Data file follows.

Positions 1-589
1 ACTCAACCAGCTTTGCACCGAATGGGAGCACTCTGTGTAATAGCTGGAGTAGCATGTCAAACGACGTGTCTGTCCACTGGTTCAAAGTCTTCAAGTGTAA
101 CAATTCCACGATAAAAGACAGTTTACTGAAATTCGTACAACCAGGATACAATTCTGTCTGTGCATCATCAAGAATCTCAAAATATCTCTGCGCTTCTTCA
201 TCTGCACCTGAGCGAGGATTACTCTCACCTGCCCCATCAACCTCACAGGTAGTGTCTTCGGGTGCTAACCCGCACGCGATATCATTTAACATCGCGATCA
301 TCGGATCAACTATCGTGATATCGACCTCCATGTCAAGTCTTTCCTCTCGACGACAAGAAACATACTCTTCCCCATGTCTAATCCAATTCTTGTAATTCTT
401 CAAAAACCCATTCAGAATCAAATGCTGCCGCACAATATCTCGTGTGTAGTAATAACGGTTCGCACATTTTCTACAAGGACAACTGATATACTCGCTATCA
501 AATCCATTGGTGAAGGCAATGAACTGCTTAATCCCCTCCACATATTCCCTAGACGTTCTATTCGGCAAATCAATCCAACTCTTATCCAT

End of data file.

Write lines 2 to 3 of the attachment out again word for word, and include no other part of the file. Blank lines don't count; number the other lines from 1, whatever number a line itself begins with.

1 ACTCAACCAGCTTTGCACCGAATGGGAGCACTCTGTGTAATAGCTGGAGTAGCATGTCAAACGACGTGTCTGTCCACTGGTTCAAAGTCTTCAAGTGTAA
101 CAATTCCACGATAAAAGACAGTTTACTGAAATTCGTACAACCAGGATACAATTCTGTCTGTGCATCATCAAGAATCTCAAAATATCTCTGCGCTTCTTCA